What is the ideal size of government? Should decisions be centered in a strong federal branch or diffused across thousands of municipalities? Liberals and conservatives have duked it out over these questions ever since Patrick Henry demanded a Bill of Rights to protect individual liberty from a tyrannical president. But there’s a retro, nonpartisan answer that’s been tested recently to add to the expected pull between local, state and federal governments: a regional body. The model first arose in the late 1960s as cities confronted the rise of suburbs, and it’s making a comeback as dealing with a new era of climate change — flooding, regional transport and open space — becomes a top priority. NationSwell looked at how this system of metropolitan governance has changed two cities and could impact a third.
Metro Council, Portland, Ore.
Leave it to Portland, Ore.’s biggest city, to come up with a new way of doing government. The area features the nation’s first and only elected regional government, which coordinates planning across Portland plus 24 neighboring cities and three counties along the Columbia and Willamette Rivers. (Minnesota’s Twin Cities, Minneapolis and St. Paul, have another notable Metro Council, but their board is state-appointed and has been criticized for a lack of accountability.) The core of greater Portland’s government is a Metro Council consisting of six nonpartisan representatives who direct more than 1,600 government employees: rangers for 17,000 acres of park land, economists, climate scientists, urban planners, mapmakers, garbage truck drivers and even animal keepers who staff the zoo. Among the challenges it’s dealt with? Everything from the boundaries of urban growth to retiring old elephants.
The body’s emergence dates back to more than half a century ago, when Portland residents first recognized the need to safeguard outlying forests and historic neighborhoods from population growth — in essence, preserving the attractions that were making the city a destination. At the same time, community members also wanted to see efficient government services, not the “wasteful, fragmented and uneven” delivery that Portlanders witnessed in 1960, according to a League of Women Voters mailer. After a regional vote, the body was officially set up in 1979. “Places in the west — and Portland’s a good example of this — were growing rapidly. This expansion tends to get people thinking regionally,” Kate Foster, an expert in regional governance, tells The Atlantic’s CityLab. Residents cared about “these gaps in service delivery at the regional scale, things like water, sewers, and roads. These are things that weren’t really thought of in the same way in the east.” That concern led to a new model, but today, “it’s oft cited, never copied,” Foster adds.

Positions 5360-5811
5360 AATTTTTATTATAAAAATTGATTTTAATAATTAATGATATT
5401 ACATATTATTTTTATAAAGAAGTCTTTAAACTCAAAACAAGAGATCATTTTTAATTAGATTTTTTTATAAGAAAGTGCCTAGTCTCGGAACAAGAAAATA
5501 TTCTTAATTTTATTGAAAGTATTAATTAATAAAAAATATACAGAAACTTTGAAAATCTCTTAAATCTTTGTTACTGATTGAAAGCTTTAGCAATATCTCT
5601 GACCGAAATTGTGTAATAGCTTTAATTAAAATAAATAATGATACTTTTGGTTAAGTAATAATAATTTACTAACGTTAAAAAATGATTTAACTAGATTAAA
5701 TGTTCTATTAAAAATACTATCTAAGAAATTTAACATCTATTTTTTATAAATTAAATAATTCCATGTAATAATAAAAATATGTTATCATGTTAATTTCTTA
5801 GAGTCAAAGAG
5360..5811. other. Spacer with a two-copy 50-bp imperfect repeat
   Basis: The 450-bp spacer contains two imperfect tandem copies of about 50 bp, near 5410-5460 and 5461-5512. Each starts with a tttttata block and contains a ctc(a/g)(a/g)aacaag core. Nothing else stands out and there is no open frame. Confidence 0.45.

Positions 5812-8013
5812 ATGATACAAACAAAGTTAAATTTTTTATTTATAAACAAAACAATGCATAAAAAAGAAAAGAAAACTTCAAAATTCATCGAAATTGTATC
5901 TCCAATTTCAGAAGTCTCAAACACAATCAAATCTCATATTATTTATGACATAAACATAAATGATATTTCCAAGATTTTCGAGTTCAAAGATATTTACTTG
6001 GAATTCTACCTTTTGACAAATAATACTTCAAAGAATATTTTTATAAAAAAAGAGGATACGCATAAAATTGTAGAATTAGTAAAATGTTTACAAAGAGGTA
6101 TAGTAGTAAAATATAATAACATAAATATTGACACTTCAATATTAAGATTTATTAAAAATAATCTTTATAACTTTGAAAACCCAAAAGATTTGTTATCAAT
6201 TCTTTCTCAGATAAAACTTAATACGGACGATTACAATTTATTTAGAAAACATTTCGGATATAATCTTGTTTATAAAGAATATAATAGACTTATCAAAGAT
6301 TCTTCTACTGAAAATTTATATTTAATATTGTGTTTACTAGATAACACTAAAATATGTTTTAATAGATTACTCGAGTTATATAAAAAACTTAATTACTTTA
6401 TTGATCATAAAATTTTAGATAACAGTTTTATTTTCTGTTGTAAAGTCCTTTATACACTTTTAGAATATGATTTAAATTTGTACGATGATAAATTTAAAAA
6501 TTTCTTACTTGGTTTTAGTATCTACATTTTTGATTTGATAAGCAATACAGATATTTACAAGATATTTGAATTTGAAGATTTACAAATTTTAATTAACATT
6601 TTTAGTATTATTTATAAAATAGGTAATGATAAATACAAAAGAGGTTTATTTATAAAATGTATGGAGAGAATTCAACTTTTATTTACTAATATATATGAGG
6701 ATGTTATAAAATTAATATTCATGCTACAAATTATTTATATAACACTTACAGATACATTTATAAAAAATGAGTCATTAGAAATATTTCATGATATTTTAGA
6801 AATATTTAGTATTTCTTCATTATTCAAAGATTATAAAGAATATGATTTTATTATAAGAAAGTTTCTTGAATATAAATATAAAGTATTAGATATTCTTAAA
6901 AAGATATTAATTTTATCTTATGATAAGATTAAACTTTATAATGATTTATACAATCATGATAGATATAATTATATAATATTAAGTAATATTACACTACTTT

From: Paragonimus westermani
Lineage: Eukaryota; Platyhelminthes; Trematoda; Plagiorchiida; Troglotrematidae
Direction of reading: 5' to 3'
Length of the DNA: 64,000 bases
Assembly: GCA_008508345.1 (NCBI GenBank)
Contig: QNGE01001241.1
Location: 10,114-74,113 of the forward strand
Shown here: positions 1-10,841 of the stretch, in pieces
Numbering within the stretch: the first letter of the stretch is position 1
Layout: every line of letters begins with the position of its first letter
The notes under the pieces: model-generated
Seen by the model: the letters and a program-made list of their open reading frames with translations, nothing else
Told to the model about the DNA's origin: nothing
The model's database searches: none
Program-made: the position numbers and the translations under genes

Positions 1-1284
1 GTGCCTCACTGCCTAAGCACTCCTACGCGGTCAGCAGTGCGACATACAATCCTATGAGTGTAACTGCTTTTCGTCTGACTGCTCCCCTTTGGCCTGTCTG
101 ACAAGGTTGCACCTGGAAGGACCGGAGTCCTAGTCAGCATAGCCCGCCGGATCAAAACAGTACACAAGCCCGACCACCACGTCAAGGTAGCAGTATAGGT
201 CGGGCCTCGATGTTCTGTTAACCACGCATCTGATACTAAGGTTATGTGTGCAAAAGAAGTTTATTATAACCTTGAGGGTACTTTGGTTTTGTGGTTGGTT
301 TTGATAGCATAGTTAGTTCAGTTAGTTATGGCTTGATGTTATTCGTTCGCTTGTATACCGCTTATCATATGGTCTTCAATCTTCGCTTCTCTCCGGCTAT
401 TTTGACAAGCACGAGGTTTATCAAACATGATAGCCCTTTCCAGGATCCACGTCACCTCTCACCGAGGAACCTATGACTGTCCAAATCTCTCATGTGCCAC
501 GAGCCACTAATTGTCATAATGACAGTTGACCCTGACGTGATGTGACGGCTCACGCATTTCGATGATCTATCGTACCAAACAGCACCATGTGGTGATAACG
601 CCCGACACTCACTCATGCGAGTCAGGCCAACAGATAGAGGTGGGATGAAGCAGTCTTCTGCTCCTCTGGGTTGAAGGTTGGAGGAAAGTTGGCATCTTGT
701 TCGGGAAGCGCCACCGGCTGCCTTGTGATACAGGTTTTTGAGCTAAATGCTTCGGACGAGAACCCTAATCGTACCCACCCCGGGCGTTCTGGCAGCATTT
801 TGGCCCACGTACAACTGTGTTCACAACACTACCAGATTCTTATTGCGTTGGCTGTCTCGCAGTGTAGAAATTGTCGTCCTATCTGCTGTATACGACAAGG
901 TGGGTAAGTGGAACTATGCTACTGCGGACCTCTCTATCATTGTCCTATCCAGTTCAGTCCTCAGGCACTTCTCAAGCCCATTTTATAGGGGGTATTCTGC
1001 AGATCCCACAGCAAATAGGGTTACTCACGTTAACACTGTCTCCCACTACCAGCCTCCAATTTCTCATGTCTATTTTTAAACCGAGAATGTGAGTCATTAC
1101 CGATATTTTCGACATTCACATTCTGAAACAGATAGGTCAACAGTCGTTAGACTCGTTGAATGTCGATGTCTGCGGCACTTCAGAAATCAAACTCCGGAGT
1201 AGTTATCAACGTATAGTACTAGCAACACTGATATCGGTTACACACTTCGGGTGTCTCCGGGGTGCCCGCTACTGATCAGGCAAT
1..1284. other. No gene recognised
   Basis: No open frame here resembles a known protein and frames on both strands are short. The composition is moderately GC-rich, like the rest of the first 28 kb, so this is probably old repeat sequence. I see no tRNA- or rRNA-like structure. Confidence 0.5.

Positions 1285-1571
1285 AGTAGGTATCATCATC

Indiana, as we’ve written before, has an intricate set of laws regulating the structure of local government that can lead to some incredible results, including one county’s precipitous drop in income inequality. Back in the 1960s, cheap, flat land at the midpoint between Chicago, Cincinnati and Louisville made Indianapolis a prime location for suburban sprawl. The result: 11 suburban towns popped up right outside the city’s downtown in Marion County. A state law passed in 1970 created Unigov, a unified structure that essentially consolidated most of the area’s municipalities under a city-county council with 25 seats. White flight in the postwar years led to a decaying urban core, but the new organization allowed tax dollars to flow regionally. (Nashville and Jacksonville took on similar unifications around the same time.) Some say that Unigov made Indianapolis “a city captured by its suburbs,” but others point to economic growth that resulted from cutting through the bureaucracy of 60 local governments, a population boom that rocketed it to the nation’s 12th largest city, increased clout on federal grant applications, streamlined services and created a revitalized downtown.
For all the positives, politics was never far from the decision to unify. Some insiders speculated Republicans had created Unigov to dilute the Democrats’ urban vote with conservatives in the suburbs (the GOP held power for 30 years). And to get the law passed, legislators settled on a big compromise: school, police and fire district borders stayed unchanged, allowing richer (and much whiter) suburbs to keep property tax dollars within their enclaves. “The spectre of racial integration … would have met instant death for the plan,” the head of the school board said at the time. That hasn’t changed much, but consolidation continues to have support, with the local police and county sheriffs joining forces in 2005 and the creation of a centralized fire department in 2007.
County Merger, Cleveland
After being a hot trend in the 1970s, the reorganization of local government had died down — until recently. On the shores of Lake Erie, Cuyahoga County residents are now debating how to merge the two cities, 19 villages and 38 townships around Cleveland. The change in thinking started slowly and has been discussed for more than a decade. Back in 2004, Cleveland watched Louisville merge with Jefferson County, Ky., as its own population packed up and left. It took notice and rewrote the county charter to switch from a three-member board to a more active 11-member council and a county executive.
But a full merger is still in the works. In 2012, engaged readers of the local paper, the Plain Dealer, sent in thousands of color-coded maps for how the county could be reorganized. If nothing’s done and things continue as they are, at least 10.5 percent of the region’s housing stock — about 174,900 homes — will sit vacant and abandoned. East Cleveland, a separate city, is looking at bankruptcy. Based on what the experts are predicting, Cleveland could be the next spot to try out a different system of government.